Learning To Hugo
This site has been developed using Hugo and I gotta say I LOVE HUGO! A few years back, I made huge call to leave permanent employment and move into contracting. I figured I needed a website, everyone needs a website right? So at the time, I stood up a site on Wordpress, which simply came down to very simple Google search on where to put a blog. So Wordpress....
I'm not a fan of Wordpress
I'm no webdev and perhaps much of it is my own inexperience, but venturing into the world of Wordpress was horrid. Content stored in databases...plugins you have to maintain and pray won't break your site...run a second site to test plugin upgrades...but there's no true devops-style process for your posts...backup your site, backup your database...stability issues (more recently, using webapps on Azure)...speed issues...clunky design process...honestly, if you run a tidy Wordpress site then I tip my hat to you. But I spent about a year thinking OMG WHAT IS THIS NIGHTMARE!!!
Searching for alternatives
I went searching for an alternative to Worpdress and stumbled upon Hugo.
Here's their front page. That's some statement! But I thought I'd give it a try and it hasn't disappointed. My entire site is managed from within a git repo, I develop content entirely from within VS Code. The majority of my content is written using Markdown, if you are more familiar with coding, git, markdown then feels much more familiar than handling Wordpress. Here's my workspace whilst originally drafting this post from within VS Code;
It is REALLY fast
The main advantage with Hugo is that it is a static HTML generator meaning that your content is rendered when the site is built, not being rendered when a user accesses it so the site is incredibly fast to access. You can cater for this using Wordpress as I understand, but ultimately not having to worry about this performance aspect at all is much more preferable.
One of the best features of Hugo for me, is the ablity to render the site locally. Changes are instantly presented when you make them meaning I can make some changes, see how they look on my desktop before pushing them to git to be published....or make some alterations if I'm not happy.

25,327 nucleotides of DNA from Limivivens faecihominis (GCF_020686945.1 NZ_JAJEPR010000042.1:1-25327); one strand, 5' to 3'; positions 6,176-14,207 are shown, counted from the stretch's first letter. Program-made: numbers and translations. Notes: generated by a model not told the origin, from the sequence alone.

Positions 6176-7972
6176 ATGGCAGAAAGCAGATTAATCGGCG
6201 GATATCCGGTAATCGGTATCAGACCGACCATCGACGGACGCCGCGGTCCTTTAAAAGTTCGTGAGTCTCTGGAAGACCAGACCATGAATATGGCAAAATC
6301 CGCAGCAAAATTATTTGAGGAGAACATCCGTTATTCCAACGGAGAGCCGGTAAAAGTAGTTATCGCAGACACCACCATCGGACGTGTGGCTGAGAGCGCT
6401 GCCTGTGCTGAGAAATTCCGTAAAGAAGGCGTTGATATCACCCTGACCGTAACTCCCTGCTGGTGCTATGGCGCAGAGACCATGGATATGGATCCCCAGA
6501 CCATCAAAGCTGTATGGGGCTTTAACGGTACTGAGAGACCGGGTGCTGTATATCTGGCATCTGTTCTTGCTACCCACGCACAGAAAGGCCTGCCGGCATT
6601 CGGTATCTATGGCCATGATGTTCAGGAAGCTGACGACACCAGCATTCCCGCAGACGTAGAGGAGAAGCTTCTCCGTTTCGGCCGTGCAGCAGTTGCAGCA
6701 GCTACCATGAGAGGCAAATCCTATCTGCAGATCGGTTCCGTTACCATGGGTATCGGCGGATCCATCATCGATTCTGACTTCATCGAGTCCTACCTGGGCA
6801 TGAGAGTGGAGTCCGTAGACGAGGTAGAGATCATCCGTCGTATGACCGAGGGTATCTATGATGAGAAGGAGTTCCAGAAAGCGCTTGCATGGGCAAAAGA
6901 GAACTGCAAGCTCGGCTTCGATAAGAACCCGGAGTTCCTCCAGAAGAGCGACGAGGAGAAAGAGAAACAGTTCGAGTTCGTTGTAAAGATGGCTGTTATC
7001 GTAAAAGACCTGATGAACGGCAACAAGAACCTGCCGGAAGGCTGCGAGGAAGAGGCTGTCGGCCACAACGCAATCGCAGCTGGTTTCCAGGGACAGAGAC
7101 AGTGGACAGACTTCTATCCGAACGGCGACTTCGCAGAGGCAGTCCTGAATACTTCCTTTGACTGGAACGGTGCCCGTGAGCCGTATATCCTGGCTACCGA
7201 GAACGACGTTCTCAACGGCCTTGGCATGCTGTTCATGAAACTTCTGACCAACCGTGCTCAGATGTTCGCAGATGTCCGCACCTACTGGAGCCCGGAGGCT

By running the the command;
From the terminal window inside of VS code, I can fire up the web server and view my latest updates locally. In the picture below, you can see the command, followed by a build that takes less than a second to build and finally a local address where I can see the rendered site. Amazing!
Once the server is running, you can continue to update your files and on saving them, the server will detect the change and refresh the site.
Once I'm done with my changes, I can check them into source control and push them to Github to be published.
The entire user experience is really enjoyable!
Moving from Wordpress
I fortunately didn't have a huge amount of content to move from Wordpress so the transition didn't need any consideration, but what about if you have really mature site? Well, recently Kendra Little migrated from Wordpress to Hugo and the turaround was impressive! You can read about Kendra's experience here.
I'm going to outline some of the work I've done getting this blog started and some of the things I've learnt along the way. As the posts become available I'll update the links below;
- Part 1: Getting started
- Part 2: Content organisation
- Part 3: Using front matter to handle content including redirecting old URLs
- Part 4: Using shortcodes and archetypes to create repeatable content
- Working with partials.
- Hosting on Github and Azure using Static Web Apps.
- How Github Actions and Static Web Apps allow for a full development lifecycle.
- Part 8: Using Gitalk
- Running multiple sites and sharing content between them.
- Configuring social media meta.
- Using WebDev to improve the efficiency of my site.
- Responsive images.
- Improving SEO.